SIX NATIONS – A grassroots group of Six Nations people and allied supporters known as the Two Row Society hosted a dinner and discussion on the Enbridge Line 9 pipeline, which would bring toxic and dangerous bitumen oil through the Haldimand Tract. The pipeline and its repurposing to carry Tar Sands oil were pushed ahead
SIX NATIONS – A grassroots group of Six Nations people and allied supporters known as the Two Row Society hosted a dinner and discussion on the Enbridge Line 9 pipeline, which would bring toxic and dangerous bitumen oil through the Haldimand Tract. The pipeline and its repurposing to carry Tar Sands oil were pushed ahead without consultation with and against the wishes of both Elected Confederacy and the Confederacy Council.
A fine meal prepared by TRT Food Columnist “Farmer” Joe Farrell was prepared for the 25 guests, which included Confederacy Chiefs and Clan Mothers. The venue was the Six Nations Green House located behind Big 6 variety and gas bar on Forth Line Rd.
“Today is all about a seasonal dinner and meet and greet for the Chiefs and Clan Mothers,” said organizer Donna Powless. “The Two Row Society is hosting the dinner and discussion on Line 9.”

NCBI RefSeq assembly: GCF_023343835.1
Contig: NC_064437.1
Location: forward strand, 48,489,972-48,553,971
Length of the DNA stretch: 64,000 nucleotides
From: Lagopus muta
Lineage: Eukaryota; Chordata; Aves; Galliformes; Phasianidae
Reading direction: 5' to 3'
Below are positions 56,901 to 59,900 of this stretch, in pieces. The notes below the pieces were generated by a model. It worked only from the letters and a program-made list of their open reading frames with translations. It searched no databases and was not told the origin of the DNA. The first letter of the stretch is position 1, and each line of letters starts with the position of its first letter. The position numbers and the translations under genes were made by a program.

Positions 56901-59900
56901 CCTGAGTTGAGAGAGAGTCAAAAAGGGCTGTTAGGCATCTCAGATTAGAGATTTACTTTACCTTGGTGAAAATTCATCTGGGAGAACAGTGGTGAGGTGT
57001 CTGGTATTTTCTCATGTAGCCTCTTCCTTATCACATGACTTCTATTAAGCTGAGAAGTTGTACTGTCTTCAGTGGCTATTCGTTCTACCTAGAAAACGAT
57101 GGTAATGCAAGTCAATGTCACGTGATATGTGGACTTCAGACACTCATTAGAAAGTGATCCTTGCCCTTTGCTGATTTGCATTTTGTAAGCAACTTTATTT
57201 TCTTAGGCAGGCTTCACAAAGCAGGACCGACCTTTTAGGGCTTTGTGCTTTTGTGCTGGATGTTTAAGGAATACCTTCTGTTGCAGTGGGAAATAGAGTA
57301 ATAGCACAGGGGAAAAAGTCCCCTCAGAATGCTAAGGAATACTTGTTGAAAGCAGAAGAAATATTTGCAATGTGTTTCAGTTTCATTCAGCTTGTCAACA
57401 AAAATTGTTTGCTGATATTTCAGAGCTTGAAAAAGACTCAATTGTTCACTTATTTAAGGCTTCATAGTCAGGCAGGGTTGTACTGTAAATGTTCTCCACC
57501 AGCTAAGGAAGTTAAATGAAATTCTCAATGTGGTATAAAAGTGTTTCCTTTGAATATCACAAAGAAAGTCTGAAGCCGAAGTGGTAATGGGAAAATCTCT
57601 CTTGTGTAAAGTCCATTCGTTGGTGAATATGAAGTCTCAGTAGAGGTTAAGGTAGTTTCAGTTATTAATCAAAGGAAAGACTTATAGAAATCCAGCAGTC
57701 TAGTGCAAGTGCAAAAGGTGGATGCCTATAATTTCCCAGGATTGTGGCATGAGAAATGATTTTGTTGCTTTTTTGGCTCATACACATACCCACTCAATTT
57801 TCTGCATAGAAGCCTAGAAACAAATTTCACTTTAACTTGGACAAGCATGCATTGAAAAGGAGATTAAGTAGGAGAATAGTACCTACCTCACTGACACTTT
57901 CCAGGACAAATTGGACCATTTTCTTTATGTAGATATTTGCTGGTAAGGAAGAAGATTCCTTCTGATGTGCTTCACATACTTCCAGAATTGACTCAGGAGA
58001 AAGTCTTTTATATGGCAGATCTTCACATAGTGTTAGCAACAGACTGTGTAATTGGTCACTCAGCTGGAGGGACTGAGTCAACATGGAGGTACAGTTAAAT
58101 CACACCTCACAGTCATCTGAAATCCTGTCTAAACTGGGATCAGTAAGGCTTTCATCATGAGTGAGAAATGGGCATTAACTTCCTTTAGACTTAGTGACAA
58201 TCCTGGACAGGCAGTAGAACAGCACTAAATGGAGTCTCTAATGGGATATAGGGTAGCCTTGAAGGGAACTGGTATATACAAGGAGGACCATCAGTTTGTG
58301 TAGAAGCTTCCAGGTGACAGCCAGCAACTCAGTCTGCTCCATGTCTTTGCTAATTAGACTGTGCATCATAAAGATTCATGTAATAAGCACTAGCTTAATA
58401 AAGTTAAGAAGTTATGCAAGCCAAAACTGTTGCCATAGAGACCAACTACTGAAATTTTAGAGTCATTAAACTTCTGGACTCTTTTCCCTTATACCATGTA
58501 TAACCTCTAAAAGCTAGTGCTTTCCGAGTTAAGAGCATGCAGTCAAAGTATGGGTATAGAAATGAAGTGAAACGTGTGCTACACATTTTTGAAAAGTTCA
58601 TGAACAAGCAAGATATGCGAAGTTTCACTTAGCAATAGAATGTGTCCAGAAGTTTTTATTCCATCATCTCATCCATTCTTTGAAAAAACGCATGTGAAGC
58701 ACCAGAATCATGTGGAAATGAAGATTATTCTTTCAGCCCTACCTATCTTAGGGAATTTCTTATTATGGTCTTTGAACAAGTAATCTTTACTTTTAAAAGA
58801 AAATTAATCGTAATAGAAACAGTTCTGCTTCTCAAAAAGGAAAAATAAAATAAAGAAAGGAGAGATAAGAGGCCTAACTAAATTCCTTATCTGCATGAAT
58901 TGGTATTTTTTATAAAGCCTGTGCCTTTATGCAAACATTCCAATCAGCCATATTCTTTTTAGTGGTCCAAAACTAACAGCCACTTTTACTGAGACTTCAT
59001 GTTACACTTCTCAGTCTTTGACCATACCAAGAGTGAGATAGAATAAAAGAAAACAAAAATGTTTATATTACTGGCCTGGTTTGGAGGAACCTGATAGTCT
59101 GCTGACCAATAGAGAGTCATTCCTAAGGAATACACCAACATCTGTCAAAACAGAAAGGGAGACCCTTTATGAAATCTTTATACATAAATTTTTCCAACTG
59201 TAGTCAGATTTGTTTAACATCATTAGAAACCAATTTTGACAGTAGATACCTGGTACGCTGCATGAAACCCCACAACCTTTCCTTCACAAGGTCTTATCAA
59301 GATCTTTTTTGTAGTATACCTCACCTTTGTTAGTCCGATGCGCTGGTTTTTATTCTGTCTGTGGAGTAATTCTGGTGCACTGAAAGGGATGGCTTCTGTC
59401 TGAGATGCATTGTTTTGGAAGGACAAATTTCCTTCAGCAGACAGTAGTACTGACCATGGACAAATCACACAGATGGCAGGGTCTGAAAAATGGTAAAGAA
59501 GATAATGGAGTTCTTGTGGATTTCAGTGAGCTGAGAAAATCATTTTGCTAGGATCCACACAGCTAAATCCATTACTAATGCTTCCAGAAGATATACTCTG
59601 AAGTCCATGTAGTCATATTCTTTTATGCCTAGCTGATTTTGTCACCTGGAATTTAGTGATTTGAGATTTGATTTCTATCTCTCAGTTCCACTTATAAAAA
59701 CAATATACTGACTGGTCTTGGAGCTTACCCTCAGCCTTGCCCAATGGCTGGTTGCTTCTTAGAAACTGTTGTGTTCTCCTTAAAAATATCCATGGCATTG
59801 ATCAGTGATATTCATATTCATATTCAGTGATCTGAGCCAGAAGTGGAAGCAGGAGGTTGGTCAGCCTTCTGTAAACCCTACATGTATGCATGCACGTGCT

The Two Row Society has been in existence for two years and is made up of Six Nations activists and non-native allies who believe that they can advance mutually beneficial goals by working together in the spirit of the Two Row Wampum.
According to Powless, most if not all Chiefs and Clan Mothers were invited to attend in one way or another; however, only two Chiefs and three or four Clan Mothers accepted the invitation. Interim speaker Missy Elliott enlightened those who came on the dangers of the Enbridge Line 9 Pipeline after the scheduled speaker got lost and could not make it.
Elliott said she strongly believes a rupture in Enbridge’s 40-year-old pipeline is inevitable. She strongly recommended that if the HDI is engaged with Enbridge on their behalf, they should take a closer look at the cost of that potential rupture once bitumen from the Alberta oil sands is sent through it.
Elliott explained that Enbridge wants to reverse the flow of the old pipeline with bitumen, which it was not intended to carry, and which is both highly corrosive and many times more difficult to clean up than standard oil. She said that it is only a matter of time before the old line bursts somewhere.
“Between Brantford and Cambridge, for instance, the pipeline crosses the Grand River,” she said. “By reversing the flow, the main shutoff valve to protect the river in case of a rupture, is now on the wrong side of the river meaning it would have no effect on stopping a leak should it happen before it dumped its toxic oil into the river itself.”
“That Line 9 really sounds dangerous,” said Onondaga Chief Arnold General after Elliott explained why the issue is especially important to Onkwehon:we people and the protection of the earth, water and air.